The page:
After the success of the first shoot I decided to film Kyle’s opening monologue. My film professor Mani Kaul suggested having Kyle hold a notebook in his hands, as if he had prepared something to say, but have him never look at it. Mani called it Godardian. I called it funny. So I wrote out a monologue and set up my room. I lit a fire in the fireplace because it felt like something Kyle would do to impress the audience-to make it look like Masterpiece Theatre. I wanted everything in the scene to appear planned, even the roommate’s intrusion. When Greg comes in right after Kyle says “my roommate could come in at any moment and completely ruin the shot,” this is a cue that Kyle has given Greg to come in and ruin the shot. However, Kyle hadn’t planned it out beyond that and Greg doesn’t know what to do once he has come in, so they talk uncomfortably until the film runs out.

Our next shoot turned out to be my favorite scene in the film. It was the scene where Kyle tells Jennie that he had an affair and she thinks it will make their relationship stronger. Before casting Jennie I was never sure how the girlfriend would react to Kyle’s story. I had toyed with the idea of having her figure out that that he was lying and he was just doing this for the sake of his film, but I didn’t really like that idea because it seemed like it would end up being too confrontational. Confrontation is exactly what Kyle wanted, so I couldn’t have any of that. After I cast Jennie I knew her character wouldn’t confront Kyle that way. So I came up with her delusional concept of the affair making their relationship stronger. It was an instance of completely opposing expectations making a great comic scene.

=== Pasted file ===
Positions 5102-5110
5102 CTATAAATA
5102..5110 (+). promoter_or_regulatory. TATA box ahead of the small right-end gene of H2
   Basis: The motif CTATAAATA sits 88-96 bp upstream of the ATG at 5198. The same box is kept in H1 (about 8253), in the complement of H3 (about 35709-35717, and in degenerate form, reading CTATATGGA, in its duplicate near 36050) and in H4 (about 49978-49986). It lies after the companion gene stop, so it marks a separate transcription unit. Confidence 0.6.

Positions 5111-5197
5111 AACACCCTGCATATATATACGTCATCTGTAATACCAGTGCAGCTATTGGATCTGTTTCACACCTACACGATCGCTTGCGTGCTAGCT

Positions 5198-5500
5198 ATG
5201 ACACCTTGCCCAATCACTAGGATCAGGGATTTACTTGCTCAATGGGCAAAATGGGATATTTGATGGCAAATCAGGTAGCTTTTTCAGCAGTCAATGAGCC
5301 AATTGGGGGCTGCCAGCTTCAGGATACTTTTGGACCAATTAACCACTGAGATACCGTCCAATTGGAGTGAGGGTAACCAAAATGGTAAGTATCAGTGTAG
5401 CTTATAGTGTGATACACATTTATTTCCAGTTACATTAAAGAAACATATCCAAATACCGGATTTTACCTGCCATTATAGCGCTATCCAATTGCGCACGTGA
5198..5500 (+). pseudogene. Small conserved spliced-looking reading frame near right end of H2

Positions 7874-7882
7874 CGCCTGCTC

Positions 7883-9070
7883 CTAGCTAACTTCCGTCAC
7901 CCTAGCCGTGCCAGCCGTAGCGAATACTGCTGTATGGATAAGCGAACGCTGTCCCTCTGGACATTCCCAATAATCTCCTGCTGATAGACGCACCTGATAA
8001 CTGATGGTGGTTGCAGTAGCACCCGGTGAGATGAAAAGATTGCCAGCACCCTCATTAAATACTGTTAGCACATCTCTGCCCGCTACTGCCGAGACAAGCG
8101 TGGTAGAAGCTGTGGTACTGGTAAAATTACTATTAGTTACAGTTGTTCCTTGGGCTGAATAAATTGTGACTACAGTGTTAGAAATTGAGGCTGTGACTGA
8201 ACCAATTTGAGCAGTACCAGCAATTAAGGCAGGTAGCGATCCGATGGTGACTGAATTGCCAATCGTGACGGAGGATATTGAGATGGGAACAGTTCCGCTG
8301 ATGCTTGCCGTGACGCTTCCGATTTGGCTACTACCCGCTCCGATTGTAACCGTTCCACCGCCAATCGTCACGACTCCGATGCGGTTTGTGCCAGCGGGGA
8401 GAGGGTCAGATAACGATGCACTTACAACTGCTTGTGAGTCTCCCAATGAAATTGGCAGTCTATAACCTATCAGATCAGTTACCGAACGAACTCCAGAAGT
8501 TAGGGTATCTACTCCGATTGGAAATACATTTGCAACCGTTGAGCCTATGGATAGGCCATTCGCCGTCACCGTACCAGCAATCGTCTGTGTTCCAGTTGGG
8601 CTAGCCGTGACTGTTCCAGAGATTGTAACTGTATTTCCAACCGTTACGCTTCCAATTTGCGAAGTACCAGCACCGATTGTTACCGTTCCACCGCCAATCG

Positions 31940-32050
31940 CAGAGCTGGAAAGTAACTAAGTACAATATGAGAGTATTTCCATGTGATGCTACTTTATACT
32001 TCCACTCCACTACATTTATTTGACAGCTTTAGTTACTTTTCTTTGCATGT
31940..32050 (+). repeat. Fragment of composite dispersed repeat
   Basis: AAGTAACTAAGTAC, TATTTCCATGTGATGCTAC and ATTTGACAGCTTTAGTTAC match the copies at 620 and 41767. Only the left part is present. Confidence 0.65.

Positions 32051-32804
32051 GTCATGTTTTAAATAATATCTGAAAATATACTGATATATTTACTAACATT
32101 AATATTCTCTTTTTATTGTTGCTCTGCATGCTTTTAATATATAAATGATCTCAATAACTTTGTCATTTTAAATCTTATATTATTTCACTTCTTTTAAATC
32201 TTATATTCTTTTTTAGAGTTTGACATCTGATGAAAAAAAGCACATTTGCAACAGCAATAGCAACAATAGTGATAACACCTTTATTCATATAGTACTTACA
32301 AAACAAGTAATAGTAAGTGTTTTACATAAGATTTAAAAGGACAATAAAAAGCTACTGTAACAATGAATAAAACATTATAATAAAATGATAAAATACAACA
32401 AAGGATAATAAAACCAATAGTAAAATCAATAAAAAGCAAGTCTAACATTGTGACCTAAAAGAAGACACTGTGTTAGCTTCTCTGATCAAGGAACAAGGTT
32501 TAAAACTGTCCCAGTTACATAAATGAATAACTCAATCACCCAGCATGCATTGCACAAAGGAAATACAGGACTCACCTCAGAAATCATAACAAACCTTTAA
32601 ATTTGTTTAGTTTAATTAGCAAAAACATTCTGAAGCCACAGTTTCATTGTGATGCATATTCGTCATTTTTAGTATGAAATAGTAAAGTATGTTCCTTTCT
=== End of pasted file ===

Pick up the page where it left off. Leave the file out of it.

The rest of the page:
When we went out to shoot the scene I had two magazines of film loaded up. I had decided at the last minute to shoot the scene outdoors. I had only bought 800 ASA film stock because I wanted to have that grainy, no-lighting look that says “reality” to most people. Luckily I had found half a roll of 50 ASA film in the back of my fridge, left over from an earlier project. So we were moving the equipment to another location and I asked Jennie to carry one of the magazines. As she picked it up, somehow the latch had opened up and the top flipped open, exposing a full 400 foot roll. I ran over in extreme slow-mo and closed the case, but it was obviously too late. I had just lost a huge portion of my raw film stock. I kept my cool, but I was very worried. We went ahead and shot the scene on the other roll and had a lot of film left over. So just to run off the extra 100 feet I had Jennie act as if Kyle had told her to act upset. Her character is supposed to be an actress, so why not? She did the best “bad acting” I’ve ever seen. Her character was such a bad actor she couldn’t even stay in character; yelling out “I don’t care if you love me or not, I don’t love you!” and following it with a “Just kidding,” under her breath. It was all I could do to keep from laughing. In fact, at that point you can actually hear me lose it for a second, although in my defense it still works with my character.